Djokovic played about as carefully as he is capable of and only cut loose when his former practice partner from the Pilic Tennis Academy made a major push at him. Even though he is only 21 years old, his experience showed.

“I knew he was going to go for the shots, so I didn't want to make the same rhythm,” Djokovic said. “I didn't want to try to overpower his game. He's very strong. He's very tall. He has a great serve. But I tried to play a bit more patient and more safe in certain moments, that's for sure. But this is not going to be a case in the next match.”

Nadal, who celebrated his 22nd birthday on Tuesday, played yet another relentless, suffocating contest against a man who he said before the match was one of the top five clay-courters in the world. But Almagro could not contain himself, nor deal with the heaviness of Nadal's strokes.

“I think there was a guy called Nadal on the centre court, and he played much better than me all the time, a bit like a flash,” Almagro said. “I tried to play it at the beginning, but I did not expect such results. Quite clearly today I am still far from Federer, Djokovic, Nadal, David, and that gives me strength to continue to work. Congratulations Rafa. I probably didn't play my best tennis, but, when Rafa plays like this, there is nothing you can say. Just congratulate him, wish him a happy birthday, and wish him all the best for the rest of this tournament. Quite clearly we'll have a champion for many years here in Roland Garros.”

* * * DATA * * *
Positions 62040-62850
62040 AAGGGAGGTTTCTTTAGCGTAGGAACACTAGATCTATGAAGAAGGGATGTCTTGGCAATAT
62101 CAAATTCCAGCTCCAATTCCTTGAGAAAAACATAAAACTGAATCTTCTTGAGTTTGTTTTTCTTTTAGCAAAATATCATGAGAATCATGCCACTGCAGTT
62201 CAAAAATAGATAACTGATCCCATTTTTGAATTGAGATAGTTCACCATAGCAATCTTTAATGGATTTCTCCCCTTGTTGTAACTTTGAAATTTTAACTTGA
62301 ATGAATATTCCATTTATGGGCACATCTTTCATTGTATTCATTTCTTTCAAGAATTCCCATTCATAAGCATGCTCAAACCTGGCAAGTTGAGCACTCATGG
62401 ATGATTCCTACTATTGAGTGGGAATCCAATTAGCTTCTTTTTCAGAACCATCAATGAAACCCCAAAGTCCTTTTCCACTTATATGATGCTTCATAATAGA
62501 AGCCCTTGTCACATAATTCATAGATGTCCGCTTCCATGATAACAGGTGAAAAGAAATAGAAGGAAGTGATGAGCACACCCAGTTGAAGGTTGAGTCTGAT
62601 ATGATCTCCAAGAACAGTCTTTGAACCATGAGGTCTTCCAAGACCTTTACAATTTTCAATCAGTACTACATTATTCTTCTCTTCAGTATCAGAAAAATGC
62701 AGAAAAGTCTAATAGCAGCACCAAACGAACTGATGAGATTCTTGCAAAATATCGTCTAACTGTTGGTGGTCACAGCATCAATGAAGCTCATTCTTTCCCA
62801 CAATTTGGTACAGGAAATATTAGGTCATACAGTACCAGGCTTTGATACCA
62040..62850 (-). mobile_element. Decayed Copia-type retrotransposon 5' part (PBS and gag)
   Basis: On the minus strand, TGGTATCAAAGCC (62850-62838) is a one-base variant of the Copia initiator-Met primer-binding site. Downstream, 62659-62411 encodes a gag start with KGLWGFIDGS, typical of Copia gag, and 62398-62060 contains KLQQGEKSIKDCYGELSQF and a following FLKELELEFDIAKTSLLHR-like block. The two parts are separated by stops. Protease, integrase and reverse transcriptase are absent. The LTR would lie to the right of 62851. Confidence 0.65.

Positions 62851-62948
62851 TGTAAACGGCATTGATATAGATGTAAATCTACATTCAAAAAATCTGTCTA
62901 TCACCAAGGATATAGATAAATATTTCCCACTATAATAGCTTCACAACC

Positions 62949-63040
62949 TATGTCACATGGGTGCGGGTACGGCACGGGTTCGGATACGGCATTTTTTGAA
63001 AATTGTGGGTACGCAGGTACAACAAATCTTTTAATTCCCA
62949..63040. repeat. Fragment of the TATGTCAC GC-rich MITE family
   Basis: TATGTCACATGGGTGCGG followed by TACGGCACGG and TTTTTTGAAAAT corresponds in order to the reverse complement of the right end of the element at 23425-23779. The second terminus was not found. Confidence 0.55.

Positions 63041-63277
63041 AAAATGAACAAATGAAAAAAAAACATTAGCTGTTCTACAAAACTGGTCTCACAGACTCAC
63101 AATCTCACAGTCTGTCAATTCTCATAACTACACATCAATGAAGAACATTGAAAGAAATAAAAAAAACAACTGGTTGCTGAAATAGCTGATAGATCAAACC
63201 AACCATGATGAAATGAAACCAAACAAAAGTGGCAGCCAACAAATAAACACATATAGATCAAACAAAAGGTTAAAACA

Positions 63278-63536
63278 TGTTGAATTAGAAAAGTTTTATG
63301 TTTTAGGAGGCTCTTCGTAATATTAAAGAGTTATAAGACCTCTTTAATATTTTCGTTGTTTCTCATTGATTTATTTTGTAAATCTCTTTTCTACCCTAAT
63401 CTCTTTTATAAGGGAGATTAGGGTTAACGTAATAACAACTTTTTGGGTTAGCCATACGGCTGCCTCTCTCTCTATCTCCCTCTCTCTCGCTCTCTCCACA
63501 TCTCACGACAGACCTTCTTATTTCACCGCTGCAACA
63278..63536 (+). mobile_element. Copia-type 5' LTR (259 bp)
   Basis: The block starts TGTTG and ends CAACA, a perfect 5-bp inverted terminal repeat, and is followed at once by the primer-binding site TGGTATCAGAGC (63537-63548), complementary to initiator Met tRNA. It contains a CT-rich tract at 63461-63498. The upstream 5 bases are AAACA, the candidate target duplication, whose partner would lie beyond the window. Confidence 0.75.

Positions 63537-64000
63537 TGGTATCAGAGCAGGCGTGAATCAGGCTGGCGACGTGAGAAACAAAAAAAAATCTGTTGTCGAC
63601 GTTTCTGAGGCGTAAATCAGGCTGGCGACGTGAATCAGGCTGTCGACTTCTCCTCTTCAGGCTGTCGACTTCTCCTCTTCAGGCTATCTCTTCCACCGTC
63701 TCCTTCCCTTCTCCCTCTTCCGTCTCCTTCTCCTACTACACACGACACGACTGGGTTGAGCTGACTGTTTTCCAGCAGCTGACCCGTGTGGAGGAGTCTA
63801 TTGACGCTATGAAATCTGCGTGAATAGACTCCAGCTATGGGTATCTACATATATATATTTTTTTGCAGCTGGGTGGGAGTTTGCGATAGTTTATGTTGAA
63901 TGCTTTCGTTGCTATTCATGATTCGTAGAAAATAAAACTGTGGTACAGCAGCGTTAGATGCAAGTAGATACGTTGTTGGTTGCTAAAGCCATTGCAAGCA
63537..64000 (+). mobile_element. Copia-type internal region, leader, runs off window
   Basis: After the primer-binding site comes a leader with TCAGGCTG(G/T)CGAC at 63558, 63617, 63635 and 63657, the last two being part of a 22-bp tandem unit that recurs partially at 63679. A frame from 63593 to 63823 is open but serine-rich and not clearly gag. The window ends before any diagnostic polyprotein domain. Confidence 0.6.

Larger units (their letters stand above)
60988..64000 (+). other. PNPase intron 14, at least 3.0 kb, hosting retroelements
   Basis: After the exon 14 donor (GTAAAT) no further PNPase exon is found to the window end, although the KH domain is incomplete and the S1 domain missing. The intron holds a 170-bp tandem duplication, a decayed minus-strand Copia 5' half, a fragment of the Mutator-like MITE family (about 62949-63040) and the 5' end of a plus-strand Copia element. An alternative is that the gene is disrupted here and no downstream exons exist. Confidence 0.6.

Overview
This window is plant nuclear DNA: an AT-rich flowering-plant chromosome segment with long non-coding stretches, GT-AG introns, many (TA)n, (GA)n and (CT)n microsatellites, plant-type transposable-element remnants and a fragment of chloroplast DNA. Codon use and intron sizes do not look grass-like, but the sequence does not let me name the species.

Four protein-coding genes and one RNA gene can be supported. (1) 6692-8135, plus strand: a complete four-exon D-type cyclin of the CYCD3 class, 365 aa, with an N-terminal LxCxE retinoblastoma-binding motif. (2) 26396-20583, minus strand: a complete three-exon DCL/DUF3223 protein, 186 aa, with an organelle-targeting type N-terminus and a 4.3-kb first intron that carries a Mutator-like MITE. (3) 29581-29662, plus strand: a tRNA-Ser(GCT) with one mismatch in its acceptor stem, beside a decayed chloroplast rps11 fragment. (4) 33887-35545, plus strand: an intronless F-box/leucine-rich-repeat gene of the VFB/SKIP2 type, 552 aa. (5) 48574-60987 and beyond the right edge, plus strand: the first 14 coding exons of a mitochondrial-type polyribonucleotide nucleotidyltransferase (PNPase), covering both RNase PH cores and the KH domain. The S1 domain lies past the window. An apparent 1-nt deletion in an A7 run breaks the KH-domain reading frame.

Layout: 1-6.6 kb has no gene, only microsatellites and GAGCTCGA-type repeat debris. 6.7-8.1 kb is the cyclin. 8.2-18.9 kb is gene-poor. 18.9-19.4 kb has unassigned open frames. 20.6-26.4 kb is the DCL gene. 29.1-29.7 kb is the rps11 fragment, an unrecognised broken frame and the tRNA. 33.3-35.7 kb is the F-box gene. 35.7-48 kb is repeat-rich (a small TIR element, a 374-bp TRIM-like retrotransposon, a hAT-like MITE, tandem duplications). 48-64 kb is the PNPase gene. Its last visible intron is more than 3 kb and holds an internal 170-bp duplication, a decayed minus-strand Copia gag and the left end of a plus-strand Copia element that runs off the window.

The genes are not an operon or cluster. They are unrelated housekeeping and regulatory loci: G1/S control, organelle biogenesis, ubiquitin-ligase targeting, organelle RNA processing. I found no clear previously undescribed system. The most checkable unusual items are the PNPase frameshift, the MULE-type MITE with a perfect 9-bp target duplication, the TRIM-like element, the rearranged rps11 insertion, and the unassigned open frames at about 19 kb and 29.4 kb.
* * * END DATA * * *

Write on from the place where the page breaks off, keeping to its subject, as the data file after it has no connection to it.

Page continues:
Nadal has lost the least amount of games in reaching a Roland Garros semi-final in open era history, equaling Bjorn Borg’s record which dates back to when the first two rounds were played as best-of-three sets.

“Centre court here is not easy,” Nadal said. “Always the wind is changing, and the court is very big. So if you are not playing a lot of times there it's difficult to adapt in the beginning, no? But anyway, I think I played a very complete match. He has a lot of mistakes. But I start the match, having the control of the point with the forehand, and touching better the ball with the backhand. So the most important thing I think was the forehand. Today I feel better the ball.”